17 September 1915 – Augusto Roggen
Augusto Alfredo Roggen was executed in the Tower of London during the 1914–18 First World War.
Roggen (or maybe Roggin), originally from Montevideo in Uruguay, was accused of spying for the Germans. And the Brits were onto him.
Virtually as soon as he’d arrived in England he was banged up – after docking in May 1915, he’d found himself flung into the Tower by June.
Having sent mail to an address in Rotterdam that was already known to the secret police, Roggen had inadvertently stirred their suspicions. But more evidence was needed.
So, he was allowed to enter Britain where he proceeded to Scotland to carry out a series of odd activities, all under the covert watch of the secret police. None of these activities amounted to anything, yet he was soon captured with incriminating weapons, invisible ink and the like.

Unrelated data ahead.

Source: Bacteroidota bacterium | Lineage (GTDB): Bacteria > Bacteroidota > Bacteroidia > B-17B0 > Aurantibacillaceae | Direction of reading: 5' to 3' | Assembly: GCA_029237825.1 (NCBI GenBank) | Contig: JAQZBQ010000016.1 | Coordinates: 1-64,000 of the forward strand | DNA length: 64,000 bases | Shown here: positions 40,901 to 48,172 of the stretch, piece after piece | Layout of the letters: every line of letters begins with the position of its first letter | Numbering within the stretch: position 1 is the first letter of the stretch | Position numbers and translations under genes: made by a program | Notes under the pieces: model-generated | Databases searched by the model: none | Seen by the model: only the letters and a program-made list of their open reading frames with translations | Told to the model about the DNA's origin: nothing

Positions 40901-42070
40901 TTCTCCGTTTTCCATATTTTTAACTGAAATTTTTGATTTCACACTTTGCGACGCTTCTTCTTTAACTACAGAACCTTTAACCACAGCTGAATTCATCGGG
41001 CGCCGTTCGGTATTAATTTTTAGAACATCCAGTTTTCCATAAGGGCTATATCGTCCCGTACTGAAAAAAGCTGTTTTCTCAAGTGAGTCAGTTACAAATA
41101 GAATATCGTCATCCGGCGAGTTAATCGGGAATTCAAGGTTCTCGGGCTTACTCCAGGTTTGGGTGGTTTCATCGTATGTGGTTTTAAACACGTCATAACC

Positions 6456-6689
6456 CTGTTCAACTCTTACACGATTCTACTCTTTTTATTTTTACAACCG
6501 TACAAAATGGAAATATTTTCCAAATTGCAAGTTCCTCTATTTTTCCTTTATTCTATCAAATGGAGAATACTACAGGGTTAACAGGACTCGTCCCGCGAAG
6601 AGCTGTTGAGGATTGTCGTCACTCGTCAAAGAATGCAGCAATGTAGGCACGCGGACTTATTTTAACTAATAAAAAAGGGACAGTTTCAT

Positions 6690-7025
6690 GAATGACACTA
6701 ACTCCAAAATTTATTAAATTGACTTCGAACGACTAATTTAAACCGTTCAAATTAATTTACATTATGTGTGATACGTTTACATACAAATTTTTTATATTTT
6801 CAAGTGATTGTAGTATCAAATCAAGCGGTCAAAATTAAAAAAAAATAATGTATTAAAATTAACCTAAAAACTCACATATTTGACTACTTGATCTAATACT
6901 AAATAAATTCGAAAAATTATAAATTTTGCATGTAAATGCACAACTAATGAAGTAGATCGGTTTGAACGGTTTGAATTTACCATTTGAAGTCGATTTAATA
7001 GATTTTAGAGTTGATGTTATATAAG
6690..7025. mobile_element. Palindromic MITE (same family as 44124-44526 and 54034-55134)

The suspect was hauled in and faced trial for espionage, for which he was found guilty.
As expected, Uruguay naturally jumped to his defence asking for him to be reprieved, but to no avail.
Staunchly refusing to wear a blindfold, Roggen faced a firing squad within the walls of the Tower on this day in 1915 as the war raged, aged around 34.
According to records from the War Office, Roggen was one of 11 foreign nationals shot at the Tower during World War I on charges under the 1914 Defence of the Realm Act.
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